Applied Research Associates (ARA), Inc. Deploys Fourteen Energy-Efficient Shelters to Ali Al Salem AB, Kuwait

The ARA Energy Team deployed eight Air Force and six Army energy-efficient shelters on FOBs in Kuwait. Initial ARA development and testing of the energy-efficient shelter demonstrated an impressive 49 percent reduction in fuel consumption compared to currently utilized shelters.

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Energy-efficient shelters deployed by ARA at Army and Air Force FOBs

ARA deploys new energy-efficient shelters at Army and Air Force FOBs

[The energy-efficient shelters] will reduce the number of fuel convoys needed to run an FOB by half, saving both soldiers’ lives and lowering energy usage and fuel costs.

Panama City, FL (PRWEB) October 10, 2013

The Applied Research Associates (ARA) Energy Team’s 18 years of effort to develop energy-efficient shelters for use on Forward Operating Bases (FOBs) has finally come to fruition. Team members worked for 19 sweltering days in August under the 120 degree Fahrenheit Kuwaiti sun to set up and perform initial testing on eight Air Force and six Army shelters.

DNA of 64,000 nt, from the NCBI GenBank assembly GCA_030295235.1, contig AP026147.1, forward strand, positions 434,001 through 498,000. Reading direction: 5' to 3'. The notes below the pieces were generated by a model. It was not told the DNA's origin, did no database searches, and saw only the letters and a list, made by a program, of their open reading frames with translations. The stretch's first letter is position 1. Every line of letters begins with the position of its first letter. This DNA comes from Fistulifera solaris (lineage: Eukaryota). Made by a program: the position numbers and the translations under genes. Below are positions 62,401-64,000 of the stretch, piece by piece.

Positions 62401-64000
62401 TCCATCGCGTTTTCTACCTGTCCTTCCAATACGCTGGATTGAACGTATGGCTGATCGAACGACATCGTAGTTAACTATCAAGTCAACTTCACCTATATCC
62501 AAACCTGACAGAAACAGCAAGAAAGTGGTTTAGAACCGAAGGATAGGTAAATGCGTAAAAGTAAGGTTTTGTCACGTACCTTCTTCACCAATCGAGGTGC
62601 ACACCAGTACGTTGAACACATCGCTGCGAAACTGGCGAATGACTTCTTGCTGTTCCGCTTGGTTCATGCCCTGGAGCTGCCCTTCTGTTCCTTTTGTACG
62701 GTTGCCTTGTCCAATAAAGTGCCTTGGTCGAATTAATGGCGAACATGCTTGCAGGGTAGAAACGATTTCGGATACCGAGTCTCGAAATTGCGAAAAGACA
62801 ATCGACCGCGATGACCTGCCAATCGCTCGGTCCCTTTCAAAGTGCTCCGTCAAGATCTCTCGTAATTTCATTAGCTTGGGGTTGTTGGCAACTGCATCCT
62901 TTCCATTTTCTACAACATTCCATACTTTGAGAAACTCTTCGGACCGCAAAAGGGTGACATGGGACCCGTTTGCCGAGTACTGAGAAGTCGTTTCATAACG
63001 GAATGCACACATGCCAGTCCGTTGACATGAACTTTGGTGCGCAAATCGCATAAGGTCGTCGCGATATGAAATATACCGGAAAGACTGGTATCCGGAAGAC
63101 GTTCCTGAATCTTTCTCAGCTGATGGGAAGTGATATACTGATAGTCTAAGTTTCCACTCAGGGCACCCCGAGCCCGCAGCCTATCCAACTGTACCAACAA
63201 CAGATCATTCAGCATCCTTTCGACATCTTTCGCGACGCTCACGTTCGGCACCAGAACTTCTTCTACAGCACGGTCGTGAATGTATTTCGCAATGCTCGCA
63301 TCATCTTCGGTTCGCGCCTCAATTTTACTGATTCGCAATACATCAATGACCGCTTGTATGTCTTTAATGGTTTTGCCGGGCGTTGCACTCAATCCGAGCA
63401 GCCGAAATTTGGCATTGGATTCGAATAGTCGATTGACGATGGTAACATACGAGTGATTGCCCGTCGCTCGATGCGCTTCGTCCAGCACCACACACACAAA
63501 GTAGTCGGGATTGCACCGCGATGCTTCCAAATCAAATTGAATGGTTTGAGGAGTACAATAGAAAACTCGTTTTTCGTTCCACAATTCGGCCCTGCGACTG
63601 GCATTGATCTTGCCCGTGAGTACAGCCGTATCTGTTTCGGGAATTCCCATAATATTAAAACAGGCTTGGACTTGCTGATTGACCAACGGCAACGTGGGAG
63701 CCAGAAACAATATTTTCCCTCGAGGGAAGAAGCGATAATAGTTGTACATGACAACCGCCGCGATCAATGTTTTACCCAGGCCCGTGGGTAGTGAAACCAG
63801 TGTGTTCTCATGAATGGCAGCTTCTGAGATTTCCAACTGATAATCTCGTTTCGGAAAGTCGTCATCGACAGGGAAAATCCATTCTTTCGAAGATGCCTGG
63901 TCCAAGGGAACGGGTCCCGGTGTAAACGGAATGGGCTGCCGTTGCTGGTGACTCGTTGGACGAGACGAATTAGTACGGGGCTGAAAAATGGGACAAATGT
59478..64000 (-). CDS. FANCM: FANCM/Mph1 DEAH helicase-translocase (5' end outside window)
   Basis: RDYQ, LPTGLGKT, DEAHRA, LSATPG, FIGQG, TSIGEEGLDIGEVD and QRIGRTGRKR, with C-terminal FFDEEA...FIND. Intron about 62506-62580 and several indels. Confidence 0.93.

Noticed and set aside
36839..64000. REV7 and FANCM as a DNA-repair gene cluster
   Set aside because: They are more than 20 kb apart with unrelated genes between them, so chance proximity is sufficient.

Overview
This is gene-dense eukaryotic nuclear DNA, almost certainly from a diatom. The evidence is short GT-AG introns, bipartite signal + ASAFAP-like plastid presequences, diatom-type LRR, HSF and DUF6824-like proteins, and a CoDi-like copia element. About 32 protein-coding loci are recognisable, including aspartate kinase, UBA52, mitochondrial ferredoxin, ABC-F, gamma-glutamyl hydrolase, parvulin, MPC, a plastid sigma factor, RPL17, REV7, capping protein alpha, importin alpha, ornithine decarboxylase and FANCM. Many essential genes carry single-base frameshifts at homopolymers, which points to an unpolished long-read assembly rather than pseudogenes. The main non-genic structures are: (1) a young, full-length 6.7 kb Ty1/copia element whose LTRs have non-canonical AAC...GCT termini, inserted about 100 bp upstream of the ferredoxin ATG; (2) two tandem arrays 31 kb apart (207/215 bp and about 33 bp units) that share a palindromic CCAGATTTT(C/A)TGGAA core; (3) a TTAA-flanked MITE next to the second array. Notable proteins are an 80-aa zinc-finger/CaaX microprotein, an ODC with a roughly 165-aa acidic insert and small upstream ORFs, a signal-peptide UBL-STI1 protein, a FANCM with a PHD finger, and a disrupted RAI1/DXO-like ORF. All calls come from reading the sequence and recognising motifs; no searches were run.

ARA will analyze and document data received from the new installations for both the Air Force and the Army. Initial ARA development and testing of the energy-efficient shelter at Ft. Irwin, Calif., demonstrated an impressive 49 percent reduction in fuel consumption compared to currently utilized shelters.

The reduction in fuel consumption is an important development for the Department of Defense (DOD). It will reduce the number of fuel convoys needed to run an FOB by half, saving both soldiers’ lives and lowering energy usage and fuel costs.

Funding from the Air Force Civil Engineer Center (AFCEC) and the U.S. Army Natick Soldier RD&E Center (NSRDEC) made the efforts of the team possible.

ARA is currently modeling shelter’s thermal performance using Army High Performance Computing capabilities in order to achieve even higher fuel savings. This effort, which is funded by the U.S. Army Construction Engineering Research Laboratory (CERL), will result in the redesign of the shelter’s layers to achieve maximum fuel savings.


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